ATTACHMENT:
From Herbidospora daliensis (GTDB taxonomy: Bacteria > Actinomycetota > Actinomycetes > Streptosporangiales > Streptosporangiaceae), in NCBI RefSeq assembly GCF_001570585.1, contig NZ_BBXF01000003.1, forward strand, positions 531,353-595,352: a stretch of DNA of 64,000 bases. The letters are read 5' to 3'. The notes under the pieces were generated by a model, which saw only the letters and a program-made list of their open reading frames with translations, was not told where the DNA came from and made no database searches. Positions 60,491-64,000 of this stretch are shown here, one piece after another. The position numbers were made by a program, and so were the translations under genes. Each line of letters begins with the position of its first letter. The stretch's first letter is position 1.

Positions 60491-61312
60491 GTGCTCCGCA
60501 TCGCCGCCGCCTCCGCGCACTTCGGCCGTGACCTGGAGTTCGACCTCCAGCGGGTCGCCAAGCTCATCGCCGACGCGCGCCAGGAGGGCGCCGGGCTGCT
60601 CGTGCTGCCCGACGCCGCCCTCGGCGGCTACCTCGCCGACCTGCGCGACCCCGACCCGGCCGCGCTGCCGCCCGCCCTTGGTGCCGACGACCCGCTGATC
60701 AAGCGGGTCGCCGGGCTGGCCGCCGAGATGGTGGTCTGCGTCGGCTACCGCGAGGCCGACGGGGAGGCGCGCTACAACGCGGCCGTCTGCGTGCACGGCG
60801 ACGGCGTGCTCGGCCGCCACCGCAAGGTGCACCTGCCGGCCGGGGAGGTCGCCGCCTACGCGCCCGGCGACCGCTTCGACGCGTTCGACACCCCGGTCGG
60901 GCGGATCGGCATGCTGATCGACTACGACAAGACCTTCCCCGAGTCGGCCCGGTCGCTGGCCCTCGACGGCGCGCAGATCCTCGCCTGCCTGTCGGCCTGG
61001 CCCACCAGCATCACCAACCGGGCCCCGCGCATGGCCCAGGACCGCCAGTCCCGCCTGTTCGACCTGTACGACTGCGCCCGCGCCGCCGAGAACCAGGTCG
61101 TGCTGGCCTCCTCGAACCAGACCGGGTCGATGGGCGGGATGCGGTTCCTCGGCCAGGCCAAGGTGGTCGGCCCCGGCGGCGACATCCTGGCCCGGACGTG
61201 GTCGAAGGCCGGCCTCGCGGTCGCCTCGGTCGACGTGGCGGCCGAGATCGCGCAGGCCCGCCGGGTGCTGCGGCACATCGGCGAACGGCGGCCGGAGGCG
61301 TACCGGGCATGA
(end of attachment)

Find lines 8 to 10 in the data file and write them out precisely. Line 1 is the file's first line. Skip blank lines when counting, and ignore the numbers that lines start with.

60901 GCGGATCGGCATGCTGATCGACTACGACAAGACCTTCCCCGAGTCGGCCCGGTCGCTGGCCCTCGACGGCGCGCAGATCCTCGCCTGCCTGTCGGCCTGG
61001 CCCACCAGCATCACCAACCGGGCCCCGCGCATGGCCCAGGACCGCCAGTCCCGCCTGTTCGACCTGTACGACTGCGCCCGCGCCGCCGAGAACCAGGTCG
61101 TGCTGGCCTCCTCGAACCAGACCGGGTCGATGGGCGGGATGCGGTTCCTCGGCCAGGCCAAGGTGGTCGGCCCCGGCGGCGACATCCTGGCCCGGACGTG